PSBs Need Rs 1.2 Lakh Cr Capital In 5 Months To Meet Basel III Norms: CRISIL
Public sector banks (PSBs) will need fresh Tier I capital of Rs 1.2 lakh crore in the next 5 months through March 2019, or Rs 21,000 crore more than what was envisaged under the Rs 2.11 lakh crore1recapitalisation announced by the government in October 2017, to meet Basel III capital norms.
In the past 18 months, only Rs 1.12 lakh crore2 has been infused, which, as per the original recapitalisation plan, left a requirement of Rs 99,000 crore3 by March 2019.
Most of the money is needed for the 11 PSBs put under the Prompt Corrective Action (PCA) framework of the Reserve Bank of India (RBI). But given their weak performance and low valuations, PSBs banks have little ability to tap the market, which means the government will have to provide most of the requirement.
Profitability of PSBs has been under pressure because of higher provisioning costs after the RBI tightened norms for recognition of stressed assets and their resolution. As a result, most PSBs have reported huge losses in recent times and a number of them will be in the red in this fiscal, too (though to a lesser extent), which will further weaken their capital position.
Says Krishnan Sitaraman, Senior Director, CRISIL Ratings, “Over the past three fiscals, the government has infused ~Rs 1.5 lakh crore into PSBs. However, this has only helped offset losses of ~Rs 1.3 lakh crore racked up in the period. The increase in regulatory capital ratios required as per Basel III norms by March 2019, and mounting losses mean government infusion could be nearly twice the Rs 53,000 crore scheduled for this fiscal under the recapitalisation plan.”
Tier I capital adequacy ratio is stipulated is 9.5%, including a capital conservation buffer, or CCB, of 2.5%.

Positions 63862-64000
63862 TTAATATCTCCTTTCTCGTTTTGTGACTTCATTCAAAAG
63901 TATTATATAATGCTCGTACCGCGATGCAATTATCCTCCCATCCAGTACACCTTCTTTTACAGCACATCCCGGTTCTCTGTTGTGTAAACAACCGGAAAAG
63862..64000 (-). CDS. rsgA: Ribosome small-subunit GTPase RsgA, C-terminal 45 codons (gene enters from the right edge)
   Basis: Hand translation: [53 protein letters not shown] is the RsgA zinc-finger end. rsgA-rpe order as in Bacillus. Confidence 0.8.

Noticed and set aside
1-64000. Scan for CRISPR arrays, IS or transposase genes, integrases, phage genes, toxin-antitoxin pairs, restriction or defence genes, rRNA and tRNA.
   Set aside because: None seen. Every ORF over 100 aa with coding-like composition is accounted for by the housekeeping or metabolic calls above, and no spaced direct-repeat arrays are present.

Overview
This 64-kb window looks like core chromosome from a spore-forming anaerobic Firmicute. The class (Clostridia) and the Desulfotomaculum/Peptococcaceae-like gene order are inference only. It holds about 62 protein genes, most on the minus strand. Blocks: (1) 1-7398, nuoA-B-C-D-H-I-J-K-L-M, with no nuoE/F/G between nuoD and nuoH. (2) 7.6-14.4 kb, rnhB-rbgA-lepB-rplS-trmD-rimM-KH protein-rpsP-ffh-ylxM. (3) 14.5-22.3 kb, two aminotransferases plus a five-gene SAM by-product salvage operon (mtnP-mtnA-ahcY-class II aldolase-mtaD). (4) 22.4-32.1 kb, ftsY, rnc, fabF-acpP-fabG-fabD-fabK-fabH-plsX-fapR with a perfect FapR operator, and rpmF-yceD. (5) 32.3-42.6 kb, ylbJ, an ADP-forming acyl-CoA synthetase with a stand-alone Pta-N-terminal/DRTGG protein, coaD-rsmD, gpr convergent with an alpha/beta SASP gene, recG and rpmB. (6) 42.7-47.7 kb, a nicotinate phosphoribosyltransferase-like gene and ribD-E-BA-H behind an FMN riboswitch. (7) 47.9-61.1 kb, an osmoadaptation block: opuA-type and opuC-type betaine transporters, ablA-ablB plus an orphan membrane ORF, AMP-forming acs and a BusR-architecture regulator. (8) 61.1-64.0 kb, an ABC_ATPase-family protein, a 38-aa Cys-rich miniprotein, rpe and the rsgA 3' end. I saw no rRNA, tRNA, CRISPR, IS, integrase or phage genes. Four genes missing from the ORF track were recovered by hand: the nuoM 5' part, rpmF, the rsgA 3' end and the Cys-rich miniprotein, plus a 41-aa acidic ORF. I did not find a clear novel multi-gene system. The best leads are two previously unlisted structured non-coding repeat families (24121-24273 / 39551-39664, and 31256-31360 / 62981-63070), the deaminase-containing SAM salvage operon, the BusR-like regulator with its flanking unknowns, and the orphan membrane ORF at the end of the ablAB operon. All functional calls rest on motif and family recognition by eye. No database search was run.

But if the capital conservation buffer, or CCB, is excluded, the incremental capital required this fiscal will reduce sharply to ~Rs 40,000 crore. CCB is the capital buffer that banks have to accumulate in normal times to be used for offsetting losses during periods of stress. It was introduced after the 2008 Global Financial Crisis to improve the ability of banks to withstand adverse economic conditions.
CRISIL’s estimate of PSBs Tier I capital requirement up to March 2019 to meet Basel III norms
|Including CCB||Excluding CCB|
|~Rs 1.2 lakh crore||~Rs 40,000 crore|
|Minimum Tier I of 7% + CCB of 2.5%^ - 9.5% of RWAs||Minimum Tier I^ - 7% of RWAs|
^as on March 31, 2019; risk-weighted assets (RWA)
Amid weak profitability and depleting capital cushion over the regulatory minimum, meeting the CCB requirement is becoming onerous for many PSBs. Already, those under PCA have had to recall their Additional Tier 1 bonds in recent times, which has impacted their capital adequacy.
Of the 21 PSBs, 13 had Tier I capital adequacy ratios below the regulatory norm as on June 30, 2018.
Says Vydianathan Ramaswamy, Associate Director, CRISIL Ratings, “Considering the weak capital position of most PSBs, the imperatives are clear: the quantum of capital infusion has to increase, risk-weighted assets need to be brought down, and better-performing banks have to be nudged towards the market for capital. And further consolidation of stronger PSBs with the weaker ones – like the tri-merger between Bank of Baroda, Vijaya Bank and Dena Bank now in progress – can also help reduce the additional capital required.”